Jon Hendricks helped create the singing style known as "vocalese," or crafting songs and lyrics out of the note sequences of famous jazz instrumental solos, as a member of the great jazz vocal ensemble Lambert, Hendricks & Ross. A gifted lyricist, he has added words to classics by Count Basie, Horace Silver, Miles Davis, and Art Blakey, brilliantly mirroring the instrumental effects.
He largely grew up in Toledo, Ohio, one of 17 children. His singing career began at age eight at parties and dinners. Later he sang on a radio show on which he was occasionally accompanied by another Toledoan, the great pianist Art Tatum. Returning home from service in the Army, he studied at the University of Toledo and taught himself to play drums. In 1952, he relocated to New York and found his initial work as a songwriter, working for such artists as Louis Jordan and King Pleasure. One of his earliest recordings came on a version of the Woody Herman band feature "Four Brothers."
His collaboration with vocalist Dave Lambert began in 1957 when he rerecorded "Four Brothers," which led to their association with singer Annie Ross on a collection of Count Basie songs. Sing a Song of Basie, using innovative multitracked arrangement of vocals, became a hit when released in 1958 and gave birth to Lambert, Hendricks & Ross as a full-time act. They subsequently toured with the Basie band and were a top-selling act for nearly four years, until Ross left the band. Lambert and Hendricks continued for a while with new singer Yolande Bavan, eventually breaking up in 1964. Hendricks found work as a soloist, then moved to England in 1968. In the early 1970s he put together another trio, this time with wife Judith and daughter Michelle, an arrangement he has occasionally revisited over the years.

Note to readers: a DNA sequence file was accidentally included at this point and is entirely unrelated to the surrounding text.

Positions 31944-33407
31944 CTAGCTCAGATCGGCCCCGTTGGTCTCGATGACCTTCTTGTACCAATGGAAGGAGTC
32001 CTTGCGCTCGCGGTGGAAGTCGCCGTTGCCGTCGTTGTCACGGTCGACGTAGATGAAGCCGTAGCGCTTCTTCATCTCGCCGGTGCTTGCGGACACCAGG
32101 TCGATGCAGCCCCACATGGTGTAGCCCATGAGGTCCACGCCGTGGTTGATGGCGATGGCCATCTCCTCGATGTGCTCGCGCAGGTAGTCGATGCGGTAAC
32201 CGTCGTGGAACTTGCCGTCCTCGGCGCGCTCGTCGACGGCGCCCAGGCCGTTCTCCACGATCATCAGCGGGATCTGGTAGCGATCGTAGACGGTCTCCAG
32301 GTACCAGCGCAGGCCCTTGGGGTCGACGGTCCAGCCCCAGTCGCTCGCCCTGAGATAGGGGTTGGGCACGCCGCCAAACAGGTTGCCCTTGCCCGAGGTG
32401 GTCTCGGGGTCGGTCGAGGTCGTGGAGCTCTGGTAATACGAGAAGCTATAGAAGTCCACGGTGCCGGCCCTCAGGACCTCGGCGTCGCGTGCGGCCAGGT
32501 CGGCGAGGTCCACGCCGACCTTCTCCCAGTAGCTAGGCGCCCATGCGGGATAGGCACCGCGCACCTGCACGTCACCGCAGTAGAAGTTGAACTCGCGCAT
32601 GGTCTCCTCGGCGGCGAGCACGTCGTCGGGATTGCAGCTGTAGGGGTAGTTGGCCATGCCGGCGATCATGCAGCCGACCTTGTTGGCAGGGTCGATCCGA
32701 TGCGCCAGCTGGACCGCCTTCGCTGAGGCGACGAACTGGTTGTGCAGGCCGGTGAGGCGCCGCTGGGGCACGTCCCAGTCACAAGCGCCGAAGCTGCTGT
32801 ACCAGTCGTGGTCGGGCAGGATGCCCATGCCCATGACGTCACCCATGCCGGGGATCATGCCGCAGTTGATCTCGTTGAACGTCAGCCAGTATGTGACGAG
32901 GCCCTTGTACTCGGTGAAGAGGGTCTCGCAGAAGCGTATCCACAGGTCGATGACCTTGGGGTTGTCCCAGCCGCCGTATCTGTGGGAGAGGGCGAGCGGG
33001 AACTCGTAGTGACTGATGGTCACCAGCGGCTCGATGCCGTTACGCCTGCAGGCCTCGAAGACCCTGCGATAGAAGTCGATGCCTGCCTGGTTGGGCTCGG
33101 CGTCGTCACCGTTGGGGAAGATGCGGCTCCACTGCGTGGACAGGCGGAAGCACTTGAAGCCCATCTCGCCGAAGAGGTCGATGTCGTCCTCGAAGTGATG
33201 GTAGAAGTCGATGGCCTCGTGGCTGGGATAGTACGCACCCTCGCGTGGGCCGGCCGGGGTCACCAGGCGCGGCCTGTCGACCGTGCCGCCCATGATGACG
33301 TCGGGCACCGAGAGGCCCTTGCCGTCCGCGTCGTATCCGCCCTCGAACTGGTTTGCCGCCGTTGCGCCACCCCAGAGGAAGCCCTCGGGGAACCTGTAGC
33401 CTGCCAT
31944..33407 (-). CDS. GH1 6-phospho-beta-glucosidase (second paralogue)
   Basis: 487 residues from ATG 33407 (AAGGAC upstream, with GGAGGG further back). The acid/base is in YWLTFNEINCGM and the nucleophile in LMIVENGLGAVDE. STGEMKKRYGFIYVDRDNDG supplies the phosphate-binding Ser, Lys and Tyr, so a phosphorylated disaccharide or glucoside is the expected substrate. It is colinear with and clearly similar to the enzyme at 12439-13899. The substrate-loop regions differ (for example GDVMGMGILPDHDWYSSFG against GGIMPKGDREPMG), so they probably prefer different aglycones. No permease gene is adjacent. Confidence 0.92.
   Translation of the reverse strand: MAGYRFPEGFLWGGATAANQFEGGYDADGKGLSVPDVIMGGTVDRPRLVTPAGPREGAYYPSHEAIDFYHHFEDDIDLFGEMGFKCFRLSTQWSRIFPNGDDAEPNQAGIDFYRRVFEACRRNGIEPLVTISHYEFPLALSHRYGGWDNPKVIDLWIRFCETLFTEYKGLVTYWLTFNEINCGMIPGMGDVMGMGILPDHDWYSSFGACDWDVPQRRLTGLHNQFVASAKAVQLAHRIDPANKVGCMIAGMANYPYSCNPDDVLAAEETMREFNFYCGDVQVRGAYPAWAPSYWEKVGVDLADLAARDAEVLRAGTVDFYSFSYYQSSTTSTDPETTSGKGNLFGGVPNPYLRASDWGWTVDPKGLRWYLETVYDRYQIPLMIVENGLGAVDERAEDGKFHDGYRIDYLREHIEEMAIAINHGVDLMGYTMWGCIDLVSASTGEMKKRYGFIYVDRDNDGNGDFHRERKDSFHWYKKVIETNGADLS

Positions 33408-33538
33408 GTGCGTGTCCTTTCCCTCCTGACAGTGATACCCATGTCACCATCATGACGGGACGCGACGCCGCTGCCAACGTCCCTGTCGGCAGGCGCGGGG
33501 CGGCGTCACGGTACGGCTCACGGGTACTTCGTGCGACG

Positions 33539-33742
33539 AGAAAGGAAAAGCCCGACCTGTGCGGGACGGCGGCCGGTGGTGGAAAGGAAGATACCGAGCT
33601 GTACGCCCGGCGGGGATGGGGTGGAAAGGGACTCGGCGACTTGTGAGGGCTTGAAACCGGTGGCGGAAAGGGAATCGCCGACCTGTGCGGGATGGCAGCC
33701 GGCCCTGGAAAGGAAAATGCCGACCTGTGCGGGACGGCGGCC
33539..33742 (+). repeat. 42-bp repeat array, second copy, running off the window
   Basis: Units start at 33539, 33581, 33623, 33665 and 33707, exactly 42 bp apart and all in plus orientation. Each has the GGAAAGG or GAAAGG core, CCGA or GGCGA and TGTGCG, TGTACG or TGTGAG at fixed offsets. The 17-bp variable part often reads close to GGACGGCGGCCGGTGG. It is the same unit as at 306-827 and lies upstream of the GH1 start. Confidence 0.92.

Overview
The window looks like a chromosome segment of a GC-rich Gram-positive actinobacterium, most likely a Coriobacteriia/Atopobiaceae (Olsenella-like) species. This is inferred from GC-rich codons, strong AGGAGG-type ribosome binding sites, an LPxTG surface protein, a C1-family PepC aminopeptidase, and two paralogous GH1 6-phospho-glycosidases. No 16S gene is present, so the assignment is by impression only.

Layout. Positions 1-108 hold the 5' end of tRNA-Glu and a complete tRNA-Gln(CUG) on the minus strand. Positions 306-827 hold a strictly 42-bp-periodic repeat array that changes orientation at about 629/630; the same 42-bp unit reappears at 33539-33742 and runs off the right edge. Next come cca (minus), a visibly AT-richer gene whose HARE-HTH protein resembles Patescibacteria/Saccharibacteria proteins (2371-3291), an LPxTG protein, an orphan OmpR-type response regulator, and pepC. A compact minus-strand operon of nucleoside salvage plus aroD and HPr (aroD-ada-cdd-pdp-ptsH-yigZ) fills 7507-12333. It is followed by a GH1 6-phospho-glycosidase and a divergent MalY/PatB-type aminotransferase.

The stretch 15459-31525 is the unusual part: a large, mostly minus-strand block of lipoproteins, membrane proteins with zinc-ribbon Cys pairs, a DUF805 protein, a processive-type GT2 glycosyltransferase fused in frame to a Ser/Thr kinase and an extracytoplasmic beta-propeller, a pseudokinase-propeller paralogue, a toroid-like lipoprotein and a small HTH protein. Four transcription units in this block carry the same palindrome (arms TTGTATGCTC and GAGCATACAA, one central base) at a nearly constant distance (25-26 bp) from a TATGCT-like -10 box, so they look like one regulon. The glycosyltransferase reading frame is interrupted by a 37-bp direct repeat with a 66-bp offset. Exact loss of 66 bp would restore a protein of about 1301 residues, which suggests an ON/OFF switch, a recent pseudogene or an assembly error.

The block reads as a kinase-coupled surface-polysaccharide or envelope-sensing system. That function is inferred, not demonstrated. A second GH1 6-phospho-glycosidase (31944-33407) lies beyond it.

Evolution of the Blues, an extended stage work Hendricks had first performed with Lambert and Ross at the Monterey Jazz Festival in 1960, went on a fiveyear run at the Broadway Theatre in San Francisco in the 1970s. Thereafter he took a variety of university teaching positions in California, and continued to work with Judith, Michelle, and youngest daughter Aria, with occasional male singers such as Bobby McFerrin, Kevin Burke, and Miles Griffith. He has written for and played with the Manhattan Transfer, a jazz vocal group heavily influenced by Hendricks. Also, he was one of three singers in Wynton Marsalis' Pulitzer Prize-winning oratorio, Blood on the Fields. He has written lyrics to a number of jazz standards, including "Four," "Hi Fly," "Along Came Betty," "Desifinado," and "No More Blues." In 2000, he was appointed distinguished professor of jazz studies at the University of Toledo in Ohio. A documentary about Hendricks' time in the military, Blues March: Soldier Jon Hendricks, was released in 2009.
Lambert, Hendricks & Ross, Sing a Song of Basie, Verve, 1957
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